Jeremy Hardy (one of my secret crushes) does his usual surreal thing with Cheddar Gorge (I game I never found at all amusing until I heard him play- the letter from Davros to the Doctor is one of the funniest ISIHAC moments). The premise here is that TweedleDum (JH) and JackDee are explaining the rules of croquet one word at a time, and the result is that it seems to involve more violence and vicars than I expected.

Cheerful Jack Dee is inspired casting as the grinning Cheshire cat, and TBT does his usual Lady Bracknell thing as the Duchess.

Hamish and Dougal put in an appearance as the Walrus and the Carpenter, who have moved from their place as characters in a verse to full-blown participants, acting as jailers when Humph is incarcerated along with Griffon Rhys Jones and the Man in the Wrong Story.

As for music: Jabberwocky fits remarkably well to the tune of Jerusalem, whilst Father William has been Lloyd Webbered. Jeremy Hardy gives his usual standard of performance when paired with Rob Brydon to sing Please Release Me, but the best is saved 'til last when we get to hear Humph play us out into a Winter Wonderland....

I'm Sorry I Haven't a Clue: Humph in Wonderland (BBC Audio

Private Alice

Moved here: http://aliceintheinternet.wordpress.com/

Thursday, 13 November 2008

Alice in the Real World

Moved here: http://aliceintheinternet.wordpress.com/

Wednesday, 12 November 2008

Svankmajer's Alice

Moved here: http://aliceintheinternet.wordpress.com/

I think it was watching Svankmajer's Alice (in my twenties) with my father that made me so fascinated by the stories: more so even than reading the books as a child. The film was made in 1988 by the Czech surrealist animator, and captures all the weird otherness of the books. It's certainly rather a spooky, dark Alice, but I think it's the strangeness at the heart of the books that has made them last so well: people become bored with bland, but Alice always has something lurkng just out of sight...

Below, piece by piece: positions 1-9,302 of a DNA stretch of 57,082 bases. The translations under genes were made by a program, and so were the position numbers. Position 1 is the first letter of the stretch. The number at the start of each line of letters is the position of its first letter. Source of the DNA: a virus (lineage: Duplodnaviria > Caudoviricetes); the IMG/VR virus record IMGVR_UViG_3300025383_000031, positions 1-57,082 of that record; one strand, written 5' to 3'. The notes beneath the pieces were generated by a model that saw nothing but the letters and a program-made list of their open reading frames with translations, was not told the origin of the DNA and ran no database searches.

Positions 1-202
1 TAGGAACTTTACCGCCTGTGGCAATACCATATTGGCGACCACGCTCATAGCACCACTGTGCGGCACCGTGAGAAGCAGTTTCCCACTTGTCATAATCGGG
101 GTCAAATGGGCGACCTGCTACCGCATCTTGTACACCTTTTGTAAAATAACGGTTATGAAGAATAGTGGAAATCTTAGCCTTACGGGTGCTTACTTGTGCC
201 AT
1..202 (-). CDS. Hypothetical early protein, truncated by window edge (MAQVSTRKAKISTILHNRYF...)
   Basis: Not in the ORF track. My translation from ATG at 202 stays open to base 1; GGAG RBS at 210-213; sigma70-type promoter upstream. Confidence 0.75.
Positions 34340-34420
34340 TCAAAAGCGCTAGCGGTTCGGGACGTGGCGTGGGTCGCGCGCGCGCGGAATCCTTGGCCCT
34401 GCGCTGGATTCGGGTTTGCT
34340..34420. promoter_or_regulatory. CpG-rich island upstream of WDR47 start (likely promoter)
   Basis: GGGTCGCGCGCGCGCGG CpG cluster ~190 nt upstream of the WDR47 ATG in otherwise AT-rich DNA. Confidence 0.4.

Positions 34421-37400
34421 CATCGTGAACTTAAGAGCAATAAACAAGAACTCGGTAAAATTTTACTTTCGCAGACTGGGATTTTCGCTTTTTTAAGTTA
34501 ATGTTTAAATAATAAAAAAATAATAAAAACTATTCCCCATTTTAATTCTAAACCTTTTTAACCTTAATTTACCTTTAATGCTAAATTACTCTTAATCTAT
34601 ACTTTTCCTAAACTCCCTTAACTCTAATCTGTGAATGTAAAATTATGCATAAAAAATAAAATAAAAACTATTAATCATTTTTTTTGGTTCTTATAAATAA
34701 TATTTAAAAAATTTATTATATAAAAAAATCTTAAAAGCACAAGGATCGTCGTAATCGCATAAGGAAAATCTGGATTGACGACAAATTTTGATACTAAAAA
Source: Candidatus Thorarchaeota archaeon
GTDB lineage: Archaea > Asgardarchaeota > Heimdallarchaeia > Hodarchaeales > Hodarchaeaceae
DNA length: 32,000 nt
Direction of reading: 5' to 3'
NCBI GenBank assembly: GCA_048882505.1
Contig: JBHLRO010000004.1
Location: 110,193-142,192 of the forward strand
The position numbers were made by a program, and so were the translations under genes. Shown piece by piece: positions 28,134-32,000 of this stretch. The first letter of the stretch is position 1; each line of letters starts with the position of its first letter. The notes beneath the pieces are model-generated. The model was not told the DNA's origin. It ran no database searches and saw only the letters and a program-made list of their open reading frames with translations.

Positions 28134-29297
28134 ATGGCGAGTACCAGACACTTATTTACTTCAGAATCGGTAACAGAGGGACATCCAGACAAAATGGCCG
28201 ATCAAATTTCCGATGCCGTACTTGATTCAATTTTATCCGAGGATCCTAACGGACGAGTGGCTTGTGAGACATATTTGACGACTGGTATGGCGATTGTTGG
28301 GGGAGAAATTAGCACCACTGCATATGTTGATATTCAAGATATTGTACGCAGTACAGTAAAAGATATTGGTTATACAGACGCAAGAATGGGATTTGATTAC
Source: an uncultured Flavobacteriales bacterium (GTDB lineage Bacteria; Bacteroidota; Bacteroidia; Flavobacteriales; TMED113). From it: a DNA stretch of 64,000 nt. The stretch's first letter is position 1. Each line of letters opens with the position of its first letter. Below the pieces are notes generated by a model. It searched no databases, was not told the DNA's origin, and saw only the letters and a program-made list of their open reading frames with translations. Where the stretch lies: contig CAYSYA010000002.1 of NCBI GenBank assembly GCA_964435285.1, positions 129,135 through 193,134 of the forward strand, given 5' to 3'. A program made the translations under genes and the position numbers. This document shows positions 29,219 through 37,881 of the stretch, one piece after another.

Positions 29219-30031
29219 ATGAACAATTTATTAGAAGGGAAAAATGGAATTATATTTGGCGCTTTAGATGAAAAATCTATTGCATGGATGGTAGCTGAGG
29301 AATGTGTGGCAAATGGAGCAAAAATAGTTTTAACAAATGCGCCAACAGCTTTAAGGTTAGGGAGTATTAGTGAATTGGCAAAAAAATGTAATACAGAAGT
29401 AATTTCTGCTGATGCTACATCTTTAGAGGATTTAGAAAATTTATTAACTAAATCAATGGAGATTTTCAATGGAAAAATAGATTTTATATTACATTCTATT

I'd love to say I have a DVD of the film, but so far it only seems to be available for region 1, so until I get a player that will, errr.. play it, I'll have to make do with youtube and Jabberwocky, which I do have.

If you're interested in the region 1 discs, check here: Region 1 Alice

Tuesday, 11 November 2008

Alitji in the Dreamtime

Moved here: http://aliceintheinternet.wordpress.com/

Alitji in the Dreamtime: a re-telling of Lewis Carroll's Alice in Wonderland story by Nancy Sheppard using Australian Aborigine language and imagery: the white rabbit has become a kangaroo and the dormouse is now a koala.

The story is told in the Pitjantjatjara language of Central Australia ( http://en.wikipedia.org/wiki/Pitjantjatjara) and is back-translated into English alongside.

The illustrations by Byron Sewell are rather beautifully printed in brown ink: far more elegant than black, especially on the grey-brown of the paper.

Published in 1975 by the University of Adelaide, and available from various sellers on Amazon: Alitji on Amazon

More equivalences:

  • the fan becomes a woomera

  • the caterpillar becomes a witchety grub

  • the Duchess becomes the Spirit of the North Wind

  • the Mad Hatter and the March Hare become a Stockman and a Horse

  • Croquet is played with storks and echindnas

I think this is one of my favourite alternative Alice stories: the tale is well told, the rhymes and verses stand up well and the illustrations are beautiful. It works well as a book on its own merits, and it adds dimensions to the original story. Recommended.